His entry begins:
I spent the last nine months teaching at the prep school Deerfield Academy, most famous in literary circles for distinguished alumnus John McPhee’s The Headmaster, a wonderful biography of Frank L. Boyden, the tiny man and towering presence who helmed the school from 1902 to 1968. Although I’d spent more than two decades in academia at the college level, this was my first experience as a high school teacher, a responsibility that seemed weighty indeed: What works would I choose for my juniors in their one year of American Lit? I was tormented by having to leave so many great authors off the syllabus, by all the great works these young men and women might never encounter on their own. We dipped into Whitman and Dickinson, of course; we compared August Wilson’s Fences to Arthur Miller’s Death of A Salesman; we gave Fitzgerald’s The Great Gatsby its full due. We tackled stories by Alice Munro and Amy Hempel, by Raymond Carver and Ron Rash. But the five works I truly loved teaching – and that the students thus loved back – were these:About A Thousand Miles from Nowhere, from the publisher:
Kate Chopin’s The Awakening
For better or worse, young people these days know their way around despair. They know well how it crouches in the shadows of lives that appear to be fulfilling. And they’ve got a clear notion of what it might mean to find oneself constrained by circumstances one apparently chose of one’s own volition. Thus they see Edna Pontellier’s crisis as a familiar one, arising not just out of a society that narrowly defines who women should be but also...[read on]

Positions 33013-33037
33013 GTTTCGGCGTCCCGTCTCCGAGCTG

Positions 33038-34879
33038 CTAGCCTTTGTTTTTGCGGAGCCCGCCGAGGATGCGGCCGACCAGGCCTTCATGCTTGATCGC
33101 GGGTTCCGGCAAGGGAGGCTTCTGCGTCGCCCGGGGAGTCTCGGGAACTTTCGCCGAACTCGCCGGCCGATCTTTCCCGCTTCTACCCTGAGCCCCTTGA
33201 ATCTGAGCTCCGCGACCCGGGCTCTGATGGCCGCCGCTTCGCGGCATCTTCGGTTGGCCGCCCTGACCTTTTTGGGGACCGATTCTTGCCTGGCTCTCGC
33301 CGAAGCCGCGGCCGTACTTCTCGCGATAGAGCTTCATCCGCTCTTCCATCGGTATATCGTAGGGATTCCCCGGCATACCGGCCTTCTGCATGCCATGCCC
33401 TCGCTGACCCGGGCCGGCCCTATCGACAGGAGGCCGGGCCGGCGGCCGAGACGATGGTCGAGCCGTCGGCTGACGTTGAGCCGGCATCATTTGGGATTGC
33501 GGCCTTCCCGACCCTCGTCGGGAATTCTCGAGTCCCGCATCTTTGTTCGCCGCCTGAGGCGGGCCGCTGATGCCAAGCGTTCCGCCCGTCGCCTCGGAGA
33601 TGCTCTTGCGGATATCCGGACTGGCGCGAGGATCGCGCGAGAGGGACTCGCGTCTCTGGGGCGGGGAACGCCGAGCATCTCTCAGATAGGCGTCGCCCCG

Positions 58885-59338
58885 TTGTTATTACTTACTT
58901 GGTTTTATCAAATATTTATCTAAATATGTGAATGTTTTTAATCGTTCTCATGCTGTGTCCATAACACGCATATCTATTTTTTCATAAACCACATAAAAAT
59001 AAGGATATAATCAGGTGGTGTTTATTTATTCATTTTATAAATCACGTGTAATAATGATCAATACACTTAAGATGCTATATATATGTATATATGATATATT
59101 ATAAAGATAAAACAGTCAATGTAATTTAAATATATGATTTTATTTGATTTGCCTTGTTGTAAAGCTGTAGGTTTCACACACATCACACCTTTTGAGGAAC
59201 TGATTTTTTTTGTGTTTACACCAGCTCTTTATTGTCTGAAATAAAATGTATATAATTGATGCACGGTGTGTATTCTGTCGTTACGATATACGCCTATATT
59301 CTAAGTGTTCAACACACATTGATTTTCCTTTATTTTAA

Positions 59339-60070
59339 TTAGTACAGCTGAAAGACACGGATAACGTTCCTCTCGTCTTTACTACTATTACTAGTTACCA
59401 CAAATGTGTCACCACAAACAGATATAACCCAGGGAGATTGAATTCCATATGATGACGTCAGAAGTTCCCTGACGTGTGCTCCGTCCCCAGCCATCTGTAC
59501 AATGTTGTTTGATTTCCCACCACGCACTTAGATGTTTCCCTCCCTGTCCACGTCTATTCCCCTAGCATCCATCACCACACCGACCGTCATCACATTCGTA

A tragicomic tour de force about one man's redemption through love and art.Visit John Gregory Brown's website.
"You have lost everything, yes?"
Everything? Henry thought; he considered the word. Had he lost everything?
Fleeing New Orleans as Hurricane Katrina approaches, Henry Garrett is haunted by the ruins of his marriage, a squandered inheritance, and the teaching job he inexplicably quit. He pulls into a small Virginia town after three days on the road, hoping to silence the ceaseless clamor in his head. But this quest for peace and quiet as the only guest at a roadside motel is destroyed when Henry finds himself at the center of a bizarre and violent tragedy. As a result, Henry winds up stranded at the ramshackle motel just outside the small town of Marimore, and it's there that he is pulled into the lives of those around him: Latangi, the motel's recently widowed proprietor, who seems to have a plan for Henry; Marge, a local secretary who marshals the collective energy of her women's church group; and the family of an old man, a prisoner, who dies in a desperate effort to provide for his infirm wife.
For his previous novels John Gregory Brown has been lauded for his "compassionate vision of human destiny" as well as his "melodic, haunting, and rhythmic prose." With A Thousand Miles from Nowhere, he assumes his place in the tradition of such masterful storytellers as Flannery O'Connor and Walker Percy, offering to readers a tragicomic tour de force about the power of art and compassion and one man's search for faith, love, and redemption.
Writers Read: John Gregory Brown.